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Get started with Android fragments

After purchasing and using a Sony Tablet S, William J. Francis is sold on the idea of Android fragments. His tutorial shows how to create a functional fragment-based UI.

I like learning new things, but I'm not someone who stops and refactors every app I've ever built just because a new design pattern, widget, or paradigm is announced. I appreciate tried and true, and while I try to keep my eyes open and an ear to the ground, I prefer a compelling reason to add a new hammer to my digital toolbox.

This way of doing things has put me on the fence about Android fragments for a while. I attended a couple workshops on the subject, read a number of good blog posts about fragments (including one by my fellow TechRepublic blogger Kyle Miller), and learned there is a compatibility API, and yet I've been slow to jump on the fragments train.

Then a few weeks ago, I purchased and began using a Sony Tablet S. In a matter of days, I began to see the appeal of fragments. In fact, without making any conscious decision to do so, I found myself avoiding those apps that didn't support the intuitive fragment-based layouts. For the record, that includes all of the apps I've coded and released to the market up to this point.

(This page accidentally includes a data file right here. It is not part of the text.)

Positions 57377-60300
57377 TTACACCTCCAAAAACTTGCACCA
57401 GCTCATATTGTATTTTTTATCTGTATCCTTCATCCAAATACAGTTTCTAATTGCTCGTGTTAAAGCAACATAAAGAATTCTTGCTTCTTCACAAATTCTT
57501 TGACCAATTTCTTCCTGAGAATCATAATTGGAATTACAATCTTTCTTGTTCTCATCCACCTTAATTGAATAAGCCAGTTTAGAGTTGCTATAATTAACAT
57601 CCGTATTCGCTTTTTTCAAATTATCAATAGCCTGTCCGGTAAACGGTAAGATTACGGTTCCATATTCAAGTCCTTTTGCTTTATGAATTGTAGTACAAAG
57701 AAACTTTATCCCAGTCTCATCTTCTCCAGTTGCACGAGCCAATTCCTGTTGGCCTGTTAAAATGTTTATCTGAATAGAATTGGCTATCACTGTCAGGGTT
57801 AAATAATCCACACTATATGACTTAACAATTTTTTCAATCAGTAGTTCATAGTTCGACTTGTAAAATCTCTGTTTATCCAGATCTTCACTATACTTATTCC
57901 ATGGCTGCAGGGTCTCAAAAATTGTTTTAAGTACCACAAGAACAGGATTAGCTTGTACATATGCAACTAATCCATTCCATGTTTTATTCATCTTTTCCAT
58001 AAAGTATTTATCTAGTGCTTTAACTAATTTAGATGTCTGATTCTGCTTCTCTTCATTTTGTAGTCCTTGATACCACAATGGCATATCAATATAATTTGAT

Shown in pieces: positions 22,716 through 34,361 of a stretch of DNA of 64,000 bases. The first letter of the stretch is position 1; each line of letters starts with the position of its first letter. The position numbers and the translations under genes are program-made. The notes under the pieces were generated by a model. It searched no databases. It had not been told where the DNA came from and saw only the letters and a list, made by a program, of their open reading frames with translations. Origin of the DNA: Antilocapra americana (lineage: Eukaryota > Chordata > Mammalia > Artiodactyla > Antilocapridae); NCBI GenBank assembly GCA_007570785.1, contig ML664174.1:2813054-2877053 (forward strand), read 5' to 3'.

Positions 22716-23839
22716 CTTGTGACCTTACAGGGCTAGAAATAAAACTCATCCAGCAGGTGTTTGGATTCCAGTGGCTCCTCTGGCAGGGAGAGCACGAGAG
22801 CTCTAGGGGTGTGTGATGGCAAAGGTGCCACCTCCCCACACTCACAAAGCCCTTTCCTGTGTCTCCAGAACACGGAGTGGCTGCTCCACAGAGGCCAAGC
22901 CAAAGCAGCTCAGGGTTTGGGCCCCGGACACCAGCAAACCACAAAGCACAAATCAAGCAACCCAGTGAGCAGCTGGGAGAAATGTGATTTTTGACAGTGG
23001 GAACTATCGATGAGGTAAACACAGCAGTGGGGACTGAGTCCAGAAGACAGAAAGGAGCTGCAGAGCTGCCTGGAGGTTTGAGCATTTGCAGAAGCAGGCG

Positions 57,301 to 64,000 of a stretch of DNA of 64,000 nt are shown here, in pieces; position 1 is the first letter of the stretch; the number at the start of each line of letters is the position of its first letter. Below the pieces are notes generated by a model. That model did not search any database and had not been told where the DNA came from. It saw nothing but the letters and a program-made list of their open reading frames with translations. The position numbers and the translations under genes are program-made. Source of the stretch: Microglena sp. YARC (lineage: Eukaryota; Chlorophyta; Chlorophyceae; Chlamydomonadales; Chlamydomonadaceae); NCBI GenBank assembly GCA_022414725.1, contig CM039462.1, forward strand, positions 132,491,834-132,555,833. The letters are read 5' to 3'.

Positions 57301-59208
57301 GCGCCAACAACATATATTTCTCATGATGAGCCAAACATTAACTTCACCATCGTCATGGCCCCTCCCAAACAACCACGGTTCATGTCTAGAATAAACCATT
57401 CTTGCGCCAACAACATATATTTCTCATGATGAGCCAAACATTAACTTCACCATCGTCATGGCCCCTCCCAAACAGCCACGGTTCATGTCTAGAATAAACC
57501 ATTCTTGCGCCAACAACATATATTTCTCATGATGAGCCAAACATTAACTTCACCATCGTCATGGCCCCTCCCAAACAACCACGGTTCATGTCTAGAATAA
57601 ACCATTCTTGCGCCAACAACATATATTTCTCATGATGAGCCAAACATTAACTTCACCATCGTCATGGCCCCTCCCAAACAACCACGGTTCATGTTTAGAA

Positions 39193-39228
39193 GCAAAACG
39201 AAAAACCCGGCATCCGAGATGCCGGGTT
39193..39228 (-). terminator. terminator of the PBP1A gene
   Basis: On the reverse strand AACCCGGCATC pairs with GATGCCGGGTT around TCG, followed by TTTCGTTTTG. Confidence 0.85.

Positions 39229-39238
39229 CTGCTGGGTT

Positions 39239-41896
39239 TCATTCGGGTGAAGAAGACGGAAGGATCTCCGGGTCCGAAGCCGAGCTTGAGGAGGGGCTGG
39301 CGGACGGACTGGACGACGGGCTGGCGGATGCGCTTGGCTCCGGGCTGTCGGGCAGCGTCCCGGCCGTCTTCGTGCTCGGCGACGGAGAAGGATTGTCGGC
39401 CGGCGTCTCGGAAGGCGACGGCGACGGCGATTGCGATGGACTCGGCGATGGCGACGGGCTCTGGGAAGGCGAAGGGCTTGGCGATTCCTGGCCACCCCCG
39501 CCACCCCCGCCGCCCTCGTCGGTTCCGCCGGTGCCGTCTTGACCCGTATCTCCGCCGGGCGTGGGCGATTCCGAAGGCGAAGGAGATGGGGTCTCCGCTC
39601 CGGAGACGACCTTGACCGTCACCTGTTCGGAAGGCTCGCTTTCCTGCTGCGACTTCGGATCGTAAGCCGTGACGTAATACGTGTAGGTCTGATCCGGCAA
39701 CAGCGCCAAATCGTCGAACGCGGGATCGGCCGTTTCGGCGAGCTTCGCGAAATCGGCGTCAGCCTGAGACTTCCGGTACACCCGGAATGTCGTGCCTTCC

That realization hit me like a tons of bricks. I pulled out the old laptop, rolled up my sleeves, and began exploring fragments in earnest. What I quickly found was that the simplicity fragments add to the end user experience comes at the price of complexity for the developer. That's okay. At the end of the day the effort that goes into making an app doesn't matter unless someone wants to use the finished product. I _think_ I'm getting my head around the key fragment implementation concepts. More importantly, I'm sold on the idea of fragments going forward.